Deutsche Bank now has 2,057 investment bankers earning an average of €1m
Deutsche Bank’s investment bank is now awash with ‘material-risk-takers’ (MRTs) – employees who fall under the most onerous regulatory pay restrictions – and they’re expensive. A 124% increase in regulated employees across the bank has resulted in 2,057 such individuals from its investment bank earning an average of €1m ($1.1m) each.
Deutsche Bank’s 2014 annual report reveals that there are now 2,903 people within the organisation classified as MRTs, an increase from 1,295 on the same period in 2013. The vast majority lie within its corporate banking and securities division, meaning that if – as expected – Deutsche’s strategy review focuses on cutting costs from its retail banking division, this wage bill is going to be hard to shake off.
Deutsche spent a total of €2.1bn on the MRTs in its investment bank – or an average of €1m a head – which is an increase on the €767.2k average in 2013. The closest comparable pay was within its asset and wealth management division where average pay per head was €981.9k.
What's more, the figures suggest Deutsche Bank has handed out massive salary increases to side-step the EU bonus cap. In 2013, it paid €324m in base salaries for its MRTs in investment banking and €1,065m was in (largely deferred) bonus payments. Last year, despite a 73% deferral rate on its bonuses for regulated employees, €980m was allocated to fixed pay and €1,092m in bonuses - this isn't far off a 50:50 split. As the chart below shows, this is a similar story across the organisation.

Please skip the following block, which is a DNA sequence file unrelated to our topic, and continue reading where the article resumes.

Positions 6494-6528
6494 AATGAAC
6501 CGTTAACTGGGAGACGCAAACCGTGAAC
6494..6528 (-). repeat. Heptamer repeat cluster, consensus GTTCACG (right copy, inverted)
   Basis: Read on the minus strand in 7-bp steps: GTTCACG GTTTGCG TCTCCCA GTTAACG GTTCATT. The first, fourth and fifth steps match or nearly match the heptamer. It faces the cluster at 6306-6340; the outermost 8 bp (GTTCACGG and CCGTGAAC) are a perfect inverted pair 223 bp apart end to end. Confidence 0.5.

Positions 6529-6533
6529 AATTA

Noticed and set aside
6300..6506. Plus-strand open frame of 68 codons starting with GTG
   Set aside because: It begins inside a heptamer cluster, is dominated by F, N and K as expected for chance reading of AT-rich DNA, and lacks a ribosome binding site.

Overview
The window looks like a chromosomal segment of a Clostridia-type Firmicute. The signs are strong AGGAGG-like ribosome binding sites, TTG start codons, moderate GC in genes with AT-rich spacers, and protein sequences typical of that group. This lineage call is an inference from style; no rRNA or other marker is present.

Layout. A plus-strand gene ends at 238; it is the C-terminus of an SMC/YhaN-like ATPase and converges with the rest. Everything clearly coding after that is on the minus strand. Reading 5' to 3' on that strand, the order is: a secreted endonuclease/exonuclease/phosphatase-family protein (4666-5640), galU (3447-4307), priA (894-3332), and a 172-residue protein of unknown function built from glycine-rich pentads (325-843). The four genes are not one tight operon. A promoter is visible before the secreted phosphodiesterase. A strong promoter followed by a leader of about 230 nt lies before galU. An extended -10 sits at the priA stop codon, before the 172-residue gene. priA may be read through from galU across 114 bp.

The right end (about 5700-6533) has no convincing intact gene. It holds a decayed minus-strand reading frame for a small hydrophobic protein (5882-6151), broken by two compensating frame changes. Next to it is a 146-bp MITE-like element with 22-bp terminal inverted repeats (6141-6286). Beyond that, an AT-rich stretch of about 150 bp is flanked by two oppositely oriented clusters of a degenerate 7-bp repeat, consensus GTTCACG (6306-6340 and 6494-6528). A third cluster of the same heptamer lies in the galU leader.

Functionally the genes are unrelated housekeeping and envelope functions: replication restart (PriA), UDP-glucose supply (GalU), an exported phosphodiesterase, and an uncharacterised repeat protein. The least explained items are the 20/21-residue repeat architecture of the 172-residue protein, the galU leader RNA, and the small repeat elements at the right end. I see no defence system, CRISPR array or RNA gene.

On a per head basis, average fixed pay for MRTs in Deutsche's investment bank was €250k in 2013 and this rose to €476k last year. Deutsche was one of the only major banks not to implement role-related allowances, meaning that this hike was purely down to salary rises.
To suggest that all MRTs were hauling in over €1m would be misleading, however. In fact, 816 people across Deutsche Bank earned more than this amount and, as the graph below shows, most of these earned €1-1.5m.
The implication is that it’s possible to earn more money working for Deutsche’s investment bank than other divisions, but the MRT average is likely to be inflated by a few very high earners. Deutsche also paid some sign on bonuses last year - 15 MRTs were paid €6.09m, or €406k each.
Across the organisation, though, you have a less than 1% chance of earning over €1m – Deutsche Bank has 98,138 employees, 816 of whom were earning more than €1m.
Elsewhere, Deutsche Bank has been ramping up its graduate recruitment. It hired 751 people on to its graduate programme in 2014, a 19% increase on the previous year and another 522 students were brought in as interns.
Deutsche is also keen to point out how many people it’s been hiring to ensure that it doesn’t fall victim to any more trading scandals. Last year, 700 people were hired into its front office supervisory ‘lines of defence’ compliance team and 20,000 people received training in whistleblower techniques.
What’s more, it says, 400 managing directors (or 90% of those asked) attended two-day seminars on addressing cultural change within the organisation.
With contributions by Florian Hamann